Actually, the legislation contains a provision that enables the government to utilize personal information for purposes other than original purposes "if personal information held is used internally within the scope necessary for the execution of mandated business stipulated under law and when good reason for the use of such information is recognized." Moreover, the only penalty spelled out by the bill is the "penalty against those who obtain the disclosure of personal information for false reasons or through devious means," with a much narrower scope for punitive provisions than the Bill for Protection of Personal Information. It appears that regulations are softer on the "public sector" than on the private sector.

This issue is open to a variety of views. In Europe and the United States, it appears, the governments have considerable leeway in the use of personal information for non-original purposes when national security is at stake. In Japan, however, you get almost "allergic" responses to the use of certain terms such as national security. These circumstances may explain the above-mentioned general provision allowing the governmental use of information for non-original purposes. However, things became further complicated in the wake of the revelation that the Defense Agency made and circulated internally the list of individuals who requested certain information disclosure from the agency under the Information Disclosure Law. Personally, I would not want to entrust the nation's security to a government agency that readily hands out any information requested without identifying individuals who seek the disclosure of information. However, the Defense Agency has no excuses for concealing the results of its investigation after pledging its investigation into the list case and public disclosure of its outcome. The agency's blunder undoubtedly gave ammunition to those who argue that every government agency must be doing the same as the Defense Agency and therefore existing laws are inadequate to prevent these practices.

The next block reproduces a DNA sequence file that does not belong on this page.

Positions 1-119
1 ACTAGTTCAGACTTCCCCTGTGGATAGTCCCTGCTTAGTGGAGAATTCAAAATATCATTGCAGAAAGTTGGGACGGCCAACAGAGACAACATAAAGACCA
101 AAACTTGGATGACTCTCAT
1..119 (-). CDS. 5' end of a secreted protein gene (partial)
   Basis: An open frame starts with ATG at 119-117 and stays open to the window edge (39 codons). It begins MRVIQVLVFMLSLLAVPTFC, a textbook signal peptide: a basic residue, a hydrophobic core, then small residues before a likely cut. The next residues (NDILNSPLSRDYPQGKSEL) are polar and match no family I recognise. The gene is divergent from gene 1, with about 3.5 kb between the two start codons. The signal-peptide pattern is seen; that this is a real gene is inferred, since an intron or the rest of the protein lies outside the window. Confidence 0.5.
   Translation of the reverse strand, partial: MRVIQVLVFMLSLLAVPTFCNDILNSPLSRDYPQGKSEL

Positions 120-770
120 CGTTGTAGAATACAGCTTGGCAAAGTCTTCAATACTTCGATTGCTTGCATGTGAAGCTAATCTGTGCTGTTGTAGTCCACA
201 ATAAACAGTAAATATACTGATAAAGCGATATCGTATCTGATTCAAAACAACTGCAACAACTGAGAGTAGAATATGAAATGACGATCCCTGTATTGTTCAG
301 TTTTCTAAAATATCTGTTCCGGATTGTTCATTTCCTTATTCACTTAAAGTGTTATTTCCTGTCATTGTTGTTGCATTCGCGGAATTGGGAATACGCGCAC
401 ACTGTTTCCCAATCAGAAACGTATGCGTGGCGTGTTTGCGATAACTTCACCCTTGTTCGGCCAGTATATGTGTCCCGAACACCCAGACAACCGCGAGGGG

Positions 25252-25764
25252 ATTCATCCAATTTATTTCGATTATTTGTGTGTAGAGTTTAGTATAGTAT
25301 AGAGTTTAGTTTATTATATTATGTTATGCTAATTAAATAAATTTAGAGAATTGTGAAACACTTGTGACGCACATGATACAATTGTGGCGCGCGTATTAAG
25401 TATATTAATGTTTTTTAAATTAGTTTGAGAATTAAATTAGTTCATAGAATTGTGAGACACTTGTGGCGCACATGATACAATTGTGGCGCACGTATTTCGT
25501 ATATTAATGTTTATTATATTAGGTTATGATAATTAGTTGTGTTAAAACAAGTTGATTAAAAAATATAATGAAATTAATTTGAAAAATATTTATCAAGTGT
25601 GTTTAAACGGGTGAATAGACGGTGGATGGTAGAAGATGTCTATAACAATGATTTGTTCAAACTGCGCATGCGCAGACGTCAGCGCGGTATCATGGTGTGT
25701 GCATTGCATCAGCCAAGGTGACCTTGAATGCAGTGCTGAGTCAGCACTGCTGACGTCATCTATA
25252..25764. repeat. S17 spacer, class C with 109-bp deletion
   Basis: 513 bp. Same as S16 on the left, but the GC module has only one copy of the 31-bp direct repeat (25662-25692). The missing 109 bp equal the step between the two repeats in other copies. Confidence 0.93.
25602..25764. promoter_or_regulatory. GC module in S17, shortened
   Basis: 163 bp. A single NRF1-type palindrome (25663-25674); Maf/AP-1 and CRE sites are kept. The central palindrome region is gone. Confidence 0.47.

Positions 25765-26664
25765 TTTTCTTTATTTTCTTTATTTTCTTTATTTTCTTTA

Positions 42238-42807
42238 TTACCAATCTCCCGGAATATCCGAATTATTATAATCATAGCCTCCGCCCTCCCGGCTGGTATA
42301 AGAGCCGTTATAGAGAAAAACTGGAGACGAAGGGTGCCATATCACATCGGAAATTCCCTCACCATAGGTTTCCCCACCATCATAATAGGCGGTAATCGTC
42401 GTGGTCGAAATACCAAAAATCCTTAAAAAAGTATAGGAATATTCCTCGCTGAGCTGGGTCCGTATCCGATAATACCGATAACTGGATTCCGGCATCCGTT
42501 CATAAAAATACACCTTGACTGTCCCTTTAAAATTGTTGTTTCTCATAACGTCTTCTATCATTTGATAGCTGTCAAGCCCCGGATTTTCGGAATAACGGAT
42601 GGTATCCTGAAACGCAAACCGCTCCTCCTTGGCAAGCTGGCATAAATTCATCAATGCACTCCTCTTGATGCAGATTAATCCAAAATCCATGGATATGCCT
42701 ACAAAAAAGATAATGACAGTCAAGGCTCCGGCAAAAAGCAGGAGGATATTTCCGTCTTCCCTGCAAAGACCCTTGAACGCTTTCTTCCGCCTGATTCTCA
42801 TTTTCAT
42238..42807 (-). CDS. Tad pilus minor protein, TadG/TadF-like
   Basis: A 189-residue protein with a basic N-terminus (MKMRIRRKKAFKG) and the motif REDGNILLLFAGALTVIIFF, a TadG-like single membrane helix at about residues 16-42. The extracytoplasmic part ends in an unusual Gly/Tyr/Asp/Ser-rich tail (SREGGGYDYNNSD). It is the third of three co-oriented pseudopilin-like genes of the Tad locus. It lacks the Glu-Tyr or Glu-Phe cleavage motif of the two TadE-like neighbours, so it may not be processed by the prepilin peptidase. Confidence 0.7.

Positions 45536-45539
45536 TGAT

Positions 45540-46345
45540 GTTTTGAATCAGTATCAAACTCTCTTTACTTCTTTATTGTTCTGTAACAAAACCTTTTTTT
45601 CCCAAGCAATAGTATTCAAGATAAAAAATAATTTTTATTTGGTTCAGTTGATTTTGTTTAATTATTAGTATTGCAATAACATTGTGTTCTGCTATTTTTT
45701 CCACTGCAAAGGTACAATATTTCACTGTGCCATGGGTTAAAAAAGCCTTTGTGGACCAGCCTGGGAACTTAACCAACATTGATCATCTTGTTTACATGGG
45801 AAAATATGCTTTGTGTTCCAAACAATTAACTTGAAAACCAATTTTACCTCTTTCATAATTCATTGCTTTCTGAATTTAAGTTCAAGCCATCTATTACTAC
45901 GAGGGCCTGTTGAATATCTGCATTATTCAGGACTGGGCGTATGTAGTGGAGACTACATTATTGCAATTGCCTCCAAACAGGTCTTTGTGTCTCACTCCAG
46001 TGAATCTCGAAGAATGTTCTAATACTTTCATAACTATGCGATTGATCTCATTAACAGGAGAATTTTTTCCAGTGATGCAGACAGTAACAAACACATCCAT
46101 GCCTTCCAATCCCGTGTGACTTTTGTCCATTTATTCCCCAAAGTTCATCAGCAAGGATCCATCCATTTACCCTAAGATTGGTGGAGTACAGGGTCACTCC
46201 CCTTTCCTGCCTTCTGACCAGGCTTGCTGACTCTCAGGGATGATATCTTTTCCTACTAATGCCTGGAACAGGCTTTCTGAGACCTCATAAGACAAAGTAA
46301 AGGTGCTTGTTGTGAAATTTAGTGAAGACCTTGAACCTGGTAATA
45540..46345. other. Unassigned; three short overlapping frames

Intricacy of Legal Debate Part 3: Law to Partially Revise the Law on Basic Resident Register

These developments are spilling out to affect discussions about the Basic Resident Register Network Law. Initially, the Basic Resident Register Network was contemplated as a response to the Internet age where a variety of information is being digitized, to make it possible to conduct various administrative procedures or receive various administrative services regardless of time or where you are. The Basic Resident Register Network was an idea to digitize resident registration information across Japan, and exchange and provide that information through the network. The law for launching the network was enacted in 1999. However, as concerns were voiced over the protection of personal information exchanged over the network, calls mounted for enactment of the Law for Protection of Personal Information. This time around, as the Bill for Protection of Personal Information was shelved, calls were spreading for shelving the planned 5 August 2002 launch of the Basic Resident Register Network. In addition, some began to question the security and technical specifications of the network itself. Such issues attracted little attention was the law was enacted in 1999. It is not at all inappropriate to discuss key technical problems concerning the network, but I still cannot help but wonder why now. Things have become so entangled that you are no longer sure what the original idea about the controversial network was and what are going to be the ultimate results.